Every year since I launched my photography business, I’ve carved out time to pursue a personal project. It’s a part of my art that has helped me flourish as an artist, a person and as a business owner. Ranging from a large project that took over 2 years to complete and culminated with a gallery show to a small project I completed in 15 days with iPhone only pictures, each personal project has existed solely to help me create work that speaks to my heart and show the world the space I was in at the time.
Personal projects are exactly what they say: personal. They exist to give you a channel to explore parts of WHO you are and WHAT interests you with only parameters you set for yourself. With no money or time pressures and no voices of others in your head, they give you permission to make something that sings…to you.
In 2013, inspired by our daughter’s 5 year adoption anniversary I created a personal image titled “The Clothes She Came To Us In” to celebrate her and honor her story. The image generated a huge buzz and launched my 2013-2014 personal project. Over the course of a year and half, I photographed 30 children who had been internationally adopted with the clothes they came in. The project culminated with a month long gallery show exhibiting the images I made and the poems I wrote about each child. The morning after the opening of the show, I stood in the gallery and reflected on the magnitude of what I had accomplished, simply by saying “I have an idea.” That simple idea turned into one of the greatest accomplishments of my life, a project that was 100% mine and taught me the power of my gift of listening and help me realize I was not only a photographer, I was a poet too.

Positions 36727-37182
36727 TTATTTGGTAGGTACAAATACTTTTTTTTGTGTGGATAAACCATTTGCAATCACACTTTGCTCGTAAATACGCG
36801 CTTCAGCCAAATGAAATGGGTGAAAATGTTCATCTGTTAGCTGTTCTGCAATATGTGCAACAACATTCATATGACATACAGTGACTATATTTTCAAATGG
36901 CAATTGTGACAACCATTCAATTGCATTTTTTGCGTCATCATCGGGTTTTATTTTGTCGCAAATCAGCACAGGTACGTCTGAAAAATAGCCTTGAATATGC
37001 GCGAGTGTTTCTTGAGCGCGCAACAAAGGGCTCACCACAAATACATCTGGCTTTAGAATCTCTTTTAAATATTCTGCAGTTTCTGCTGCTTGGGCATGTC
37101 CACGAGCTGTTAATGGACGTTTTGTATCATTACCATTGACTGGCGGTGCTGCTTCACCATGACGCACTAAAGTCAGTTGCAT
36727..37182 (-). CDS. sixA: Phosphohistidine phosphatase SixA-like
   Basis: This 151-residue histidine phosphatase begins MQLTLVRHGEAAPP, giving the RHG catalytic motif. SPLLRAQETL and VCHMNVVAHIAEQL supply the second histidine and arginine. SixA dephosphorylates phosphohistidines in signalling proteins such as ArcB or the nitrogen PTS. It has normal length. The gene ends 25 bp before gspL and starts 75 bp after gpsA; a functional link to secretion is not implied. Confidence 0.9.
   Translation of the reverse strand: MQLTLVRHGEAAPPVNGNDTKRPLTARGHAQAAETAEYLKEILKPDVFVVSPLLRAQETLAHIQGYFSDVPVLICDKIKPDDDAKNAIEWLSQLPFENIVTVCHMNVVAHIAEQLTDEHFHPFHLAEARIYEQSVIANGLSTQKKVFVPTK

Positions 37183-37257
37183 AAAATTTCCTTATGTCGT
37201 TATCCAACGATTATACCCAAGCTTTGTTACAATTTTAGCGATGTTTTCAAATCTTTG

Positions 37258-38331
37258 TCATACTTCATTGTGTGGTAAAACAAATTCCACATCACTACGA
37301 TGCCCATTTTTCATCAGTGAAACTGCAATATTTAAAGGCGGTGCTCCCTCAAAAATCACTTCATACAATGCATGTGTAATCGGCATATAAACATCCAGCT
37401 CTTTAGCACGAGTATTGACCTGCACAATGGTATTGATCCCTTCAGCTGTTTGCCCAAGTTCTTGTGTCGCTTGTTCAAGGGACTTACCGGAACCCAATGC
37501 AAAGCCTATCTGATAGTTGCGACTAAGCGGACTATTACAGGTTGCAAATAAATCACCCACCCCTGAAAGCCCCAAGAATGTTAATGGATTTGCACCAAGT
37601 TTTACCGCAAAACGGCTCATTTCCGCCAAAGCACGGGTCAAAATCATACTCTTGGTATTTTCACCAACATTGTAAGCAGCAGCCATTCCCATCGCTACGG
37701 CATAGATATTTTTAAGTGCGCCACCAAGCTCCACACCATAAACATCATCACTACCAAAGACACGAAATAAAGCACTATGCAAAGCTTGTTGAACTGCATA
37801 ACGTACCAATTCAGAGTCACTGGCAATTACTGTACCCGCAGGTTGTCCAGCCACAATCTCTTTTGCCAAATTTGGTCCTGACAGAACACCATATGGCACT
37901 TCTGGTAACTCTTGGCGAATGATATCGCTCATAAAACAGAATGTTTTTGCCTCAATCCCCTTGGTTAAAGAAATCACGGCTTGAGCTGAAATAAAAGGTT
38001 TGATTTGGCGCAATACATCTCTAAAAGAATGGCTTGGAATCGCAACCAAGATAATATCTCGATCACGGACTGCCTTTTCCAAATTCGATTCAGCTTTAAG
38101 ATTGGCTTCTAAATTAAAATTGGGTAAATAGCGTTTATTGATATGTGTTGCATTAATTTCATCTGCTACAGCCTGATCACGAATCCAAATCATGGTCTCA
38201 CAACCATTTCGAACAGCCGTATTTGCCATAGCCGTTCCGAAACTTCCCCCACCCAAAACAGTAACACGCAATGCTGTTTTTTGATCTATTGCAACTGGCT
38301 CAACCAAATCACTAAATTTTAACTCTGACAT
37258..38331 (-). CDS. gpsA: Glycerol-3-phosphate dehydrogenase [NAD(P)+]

In the Fall of 2015, I began to feel overwhelmed with the workload in my calendar. As much as I love photographing the children and their families I have the honor of listening to, I started to feel a bit lost. So, I decided to shoot one image a day for 15 days on my iPhone and write a simple poem. I posted the image and the poem each day on instagram with the hashtag #thelittlethingsiseeremindmeofme, helping me focus on WHO I am and not get lost in the shuffle of my busy season. Once the 15 days was complete, I made an Artifact Uprising 8×8 book of the images and the poems, a tangible reminder: I matter.
I encourage you, if you’ve never tried a personal project to challenge yourself to try it!
In fact, here’s my top three reasons why personal projects are so awesome:
1. Work begets work: with each personal project I’ve done, I’ve gained new clients, new connections, new followers and new income just from sharing my personal work because when people see into your heart, they want more of that…
2. Improving your craft: personal projects are a great way to pick one area of your craft you’d like to improve upon and work on it until you’ve mastered that skill!
3. Self discovery: personal projects are a great way to help you explore a topic that interests you, celebrate a part of yourself you are proud of, heal a part of yourself that needs some love or even help you realize what matters most to you.
In fact, I’d love to hear your ideas and your triumphs as you pursue your own personal project, so please reach out to me via Facebook, Instagram, Email…I’d love to listen to what your heart has to say.
I’m Jane and I believe every child can be heard. Even the inner child inside you.
Through my gift of being hearing impaired and my training as a speech therapist, I have learned to communicate just like children do…with and without words. It’s my super power.
I am listener who happens to photograph. Every time I pick up my camera, I am showing you that what you have to say means something to the world.
Jane’s work has been featured on several photography blogs including Inspire Me Baby.com, Life and Lens Blog as well as Let the Kids Dress Themselves. She was chosen as Denim & Grace magazine’s “Child and Family Photographer” of the year for 2013. She has also exhibited her work at her own solo gallery show titled “The Clothes They Came To Us In” at Studio B in Boyertown, PA. She speaks frequently to photographers and parents about the art of listening.